A CEO tells how her company offered clients used computers to improve communications.
Karen Goode calls it her computer "graveyard." Like many small-business owners, Goode went through a major computer upgrade that left her with a collection of old 386 PCs. But she found a way to put some of them to work -- saving her customers time and her business money.
The 15 employees at Goode & Associates, in Berea, Ohio, turn hospital and clinic dictation recordings into printed text. Because clients want the transcripts back quickly, the company can rack up extensive bills for overnight mail and courier service.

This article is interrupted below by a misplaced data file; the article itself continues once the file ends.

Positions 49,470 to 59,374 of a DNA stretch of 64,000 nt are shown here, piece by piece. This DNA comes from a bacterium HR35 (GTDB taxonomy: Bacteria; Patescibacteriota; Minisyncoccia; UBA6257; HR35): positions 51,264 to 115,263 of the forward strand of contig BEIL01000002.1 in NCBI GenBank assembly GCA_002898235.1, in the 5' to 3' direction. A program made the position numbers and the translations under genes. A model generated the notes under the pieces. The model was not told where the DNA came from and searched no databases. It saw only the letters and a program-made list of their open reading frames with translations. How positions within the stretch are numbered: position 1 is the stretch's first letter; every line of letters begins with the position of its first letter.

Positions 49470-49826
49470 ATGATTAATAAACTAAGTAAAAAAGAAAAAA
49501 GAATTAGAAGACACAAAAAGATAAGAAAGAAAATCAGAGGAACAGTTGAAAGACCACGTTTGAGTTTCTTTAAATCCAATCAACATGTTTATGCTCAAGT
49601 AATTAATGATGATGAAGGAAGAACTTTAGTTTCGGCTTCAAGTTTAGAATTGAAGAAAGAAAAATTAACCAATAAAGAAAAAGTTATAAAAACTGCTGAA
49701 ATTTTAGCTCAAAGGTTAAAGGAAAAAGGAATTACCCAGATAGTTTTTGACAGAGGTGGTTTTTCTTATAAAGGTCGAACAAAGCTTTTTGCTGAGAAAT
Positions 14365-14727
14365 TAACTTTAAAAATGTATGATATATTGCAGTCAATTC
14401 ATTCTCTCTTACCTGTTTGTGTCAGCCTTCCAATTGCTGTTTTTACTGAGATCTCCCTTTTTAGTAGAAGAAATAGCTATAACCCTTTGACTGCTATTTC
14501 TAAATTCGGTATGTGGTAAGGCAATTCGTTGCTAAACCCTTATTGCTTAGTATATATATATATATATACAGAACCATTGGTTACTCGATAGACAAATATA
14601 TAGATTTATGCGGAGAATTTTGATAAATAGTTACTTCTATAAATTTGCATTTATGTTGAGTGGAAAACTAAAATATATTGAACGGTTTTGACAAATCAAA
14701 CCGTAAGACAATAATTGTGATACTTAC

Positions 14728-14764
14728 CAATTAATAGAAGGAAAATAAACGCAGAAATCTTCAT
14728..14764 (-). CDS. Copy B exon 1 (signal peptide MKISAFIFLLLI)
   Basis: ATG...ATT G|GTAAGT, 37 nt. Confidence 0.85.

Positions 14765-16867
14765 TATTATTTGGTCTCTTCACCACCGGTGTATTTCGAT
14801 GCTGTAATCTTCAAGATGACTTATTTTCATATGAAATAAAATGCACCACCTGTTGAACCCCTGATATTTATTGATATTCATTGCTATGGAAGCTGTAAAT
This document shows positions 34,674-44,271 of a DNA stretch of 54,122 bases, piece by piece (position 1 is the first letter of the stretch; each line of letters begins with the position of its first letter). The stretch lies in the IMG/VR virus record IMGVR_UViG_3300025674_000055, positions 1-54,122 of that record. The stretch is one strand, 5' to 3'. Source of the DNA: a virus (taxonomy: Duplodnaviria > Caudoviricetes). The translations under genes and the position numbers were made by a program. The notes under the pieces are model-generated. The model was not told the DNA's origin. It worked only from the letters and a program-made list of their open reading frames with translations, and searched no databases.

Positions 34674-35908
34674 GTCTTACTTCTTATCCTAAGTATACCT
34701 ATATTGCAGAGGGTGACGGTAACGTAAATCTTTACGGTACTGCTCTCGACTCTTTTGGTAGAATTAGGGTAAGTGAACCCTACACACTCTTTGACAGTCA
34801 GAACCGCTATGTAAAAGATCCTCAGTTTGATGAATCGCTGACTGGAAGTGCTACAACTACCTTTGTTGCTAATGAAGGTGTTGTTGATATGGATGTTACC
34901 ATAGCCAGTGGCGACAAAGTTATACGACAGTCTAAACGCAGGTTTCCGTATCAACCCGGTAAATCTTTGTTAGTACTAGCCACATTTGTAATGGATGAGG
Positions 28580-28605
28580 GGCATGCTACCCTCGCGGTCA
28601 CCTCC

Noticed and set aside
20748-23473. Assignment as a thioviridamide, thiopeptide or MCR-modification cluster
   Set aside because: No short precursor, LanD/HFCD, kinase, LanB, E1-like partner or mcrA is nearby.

Goode offered a few customers her leftover 386s so she could transmit their transcripts by modem. Four of her smaller accounts accepted, so Goode bought communications software for those who needed it. She made sure she got an education about the process -- including a short course in the word-processing software many of her clients use. That way she could educate her customers and her staff about the new procedure.
Today the use of modems frees up time on Goode's printers, saves postage, and satisfies the customers' desire for quick turnaround. "They're thrilled because they get it the same day it's dictated," Goode says. "And I don't have to pay for postage. I don't have to pay for a clerk to print and mail." She estimates that the savings in overnight-mail costs alone amount to $60 to $70 a week per account. As an added benefit, several large customers to whom Goode made her offer also agreed to switch to modem transmission -- without even requiring her hardware. -- Martha E. Mangelsdorf